I had wanted to learn to use Selenium to automate browser-based testing, but a QA person at work gave a brown bag on WATIR. Given the number of browsers I could use it with, I decided to play around with it.
The WATIR site has a page on installation which is pretty straight-forward (I didn’t bother with supporting Safari on my Mac, and the Windows install was pretty straight forward as well). Installing the plugins for FireFox referenced on the install page was also straightforward.
You do need to start Firefox up initially using the -jssh option (for IE on Windows, it comes up automatically). Here is how I did it for Mac:
cd into /applications/Firefox.app/Contents/MacOS
For Windows 7:
cd into Program Files (x86)\Mozilla Firefox
I brought up Ruby’s IRB to start playing around. On my Mac, I could execute commands in the IRB, but in my ruby script file, it was failing on the following:
For the scripts, I needed to add require ‘rubygems’ first. On Windows, I needed to do this for both IRB and ruby scripts:
To bring Firefox, I did the following (you can just comment out the first line to bring up IE):
Watir::Browser.default = “firefox”
b = Watir::Browser.start “http://mysite.com”
The browser popped up to this site. I needed to login, so I specified the name and password by finding the element by id and then specifying the text to be typed in:
In the browser, it was almost as if an invisible person typed in the text. Next, I needed to the “Sign In” button, but there was no id associated with it, so I had to click it after finding it by its value:
b.button(:value, ‘Sign In).click
Now the home page came up. I wanted to create a new Foo, so I needed to get to the Foo page, which is referenced by a link and is called “New Foo” on the page:
b.link(:text, ‘New Foo’).click
I was now on the new page, and starting following the steps to fill out the fields to create the new Foo. However, I was getting the following error:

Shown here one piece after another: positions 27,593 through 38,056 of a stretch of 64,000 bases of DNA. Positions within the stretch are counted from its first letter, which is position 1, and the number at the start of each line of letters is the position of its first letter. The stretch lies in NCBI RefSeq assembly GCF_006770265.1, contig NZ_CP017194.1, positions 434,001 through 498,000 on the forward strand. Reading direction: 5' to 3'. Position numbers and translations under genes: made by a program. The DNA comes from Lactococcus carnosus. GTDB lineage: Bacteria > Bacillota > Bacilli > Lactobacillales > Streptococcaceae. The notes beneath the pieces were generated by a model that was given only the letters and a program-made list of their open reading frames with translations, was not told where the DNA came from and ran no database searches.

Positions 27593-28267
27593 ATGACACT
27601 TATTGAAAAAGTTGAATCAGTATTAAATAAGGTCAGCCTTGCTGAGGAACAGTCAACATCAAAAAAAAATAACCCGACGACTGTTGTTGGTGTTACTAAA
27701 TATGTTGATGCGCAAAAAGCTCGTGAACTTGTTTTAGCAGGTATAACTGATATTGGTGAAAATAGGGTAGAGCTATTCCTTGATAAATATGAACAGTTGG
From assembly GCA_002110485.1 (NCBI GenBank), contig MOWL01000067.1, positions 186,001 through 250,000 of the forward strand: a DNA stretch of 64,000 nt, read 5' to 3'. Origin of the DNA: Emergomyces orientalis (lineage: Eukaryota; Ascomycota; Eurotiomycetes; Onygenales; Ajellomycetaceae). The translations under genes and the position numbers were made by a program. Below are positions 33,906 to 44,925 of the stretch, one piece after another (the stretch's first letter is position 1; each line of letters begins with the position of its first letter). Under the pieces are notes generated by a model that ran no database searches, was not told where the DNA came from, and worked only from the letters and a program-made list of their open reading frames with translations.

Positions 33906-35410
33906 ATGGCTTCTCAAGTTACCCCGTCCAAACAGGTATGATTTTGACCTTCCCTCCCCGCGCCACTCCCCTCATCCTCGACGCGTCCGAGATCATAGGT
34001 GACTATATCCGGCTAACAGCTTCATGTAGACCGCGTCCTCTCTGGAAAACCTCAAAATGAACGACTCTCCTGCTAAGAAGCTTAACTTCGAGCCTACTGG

C:/Ruby/lib/ruby/gems/1.8/gems/watir-1.6.5/lib/watir/element.rb:56:in `assert_ex ists': Unable to locate element, using :id, "username" (Watir::Exception::Unknow nObjectException) from C:/Ruby/lib/ruby/gems/1.8/gems/watir-1.6.5/lib/watir/element.rb:288 :in `enabled?' from C:/Ruby/lib/ruby/gems/1.8/gems/watir-1.6.5/lib/watir/element.rb:60: in `assert_enabled' from C:/Ruby/lib/ruby/gems/1.8/gems/watir-1.6.5/lib/watir/input_elements .rb:327:in `set' from watir_fun.rb:6
But was the entity created successfully? Because none of the displayed fields had a unique id (and this was only a quick experiment), I simply checked with something like the following:
Obviously, for production readiness this is not acceptable, so we would likely had keys or some easier way to access via XPATH and so forth. The point is, WATIR gives you an easy way to automate interacting with a browser and seeing what the results are.
In the end, I found picking up WATIR to be quite straightforward. Back when I was at my current company previously, I used to go through a short manual test script before checking it to make sure my changes didn’t break anything. This weekend (for fun), I hope to code up this former script in WATIR in just a few hours and start having us use it in Development next week.
Additionally, the WATIR web-site is helpful, well-organized, and I hear the help and mailing lists are quite responsive and friendly.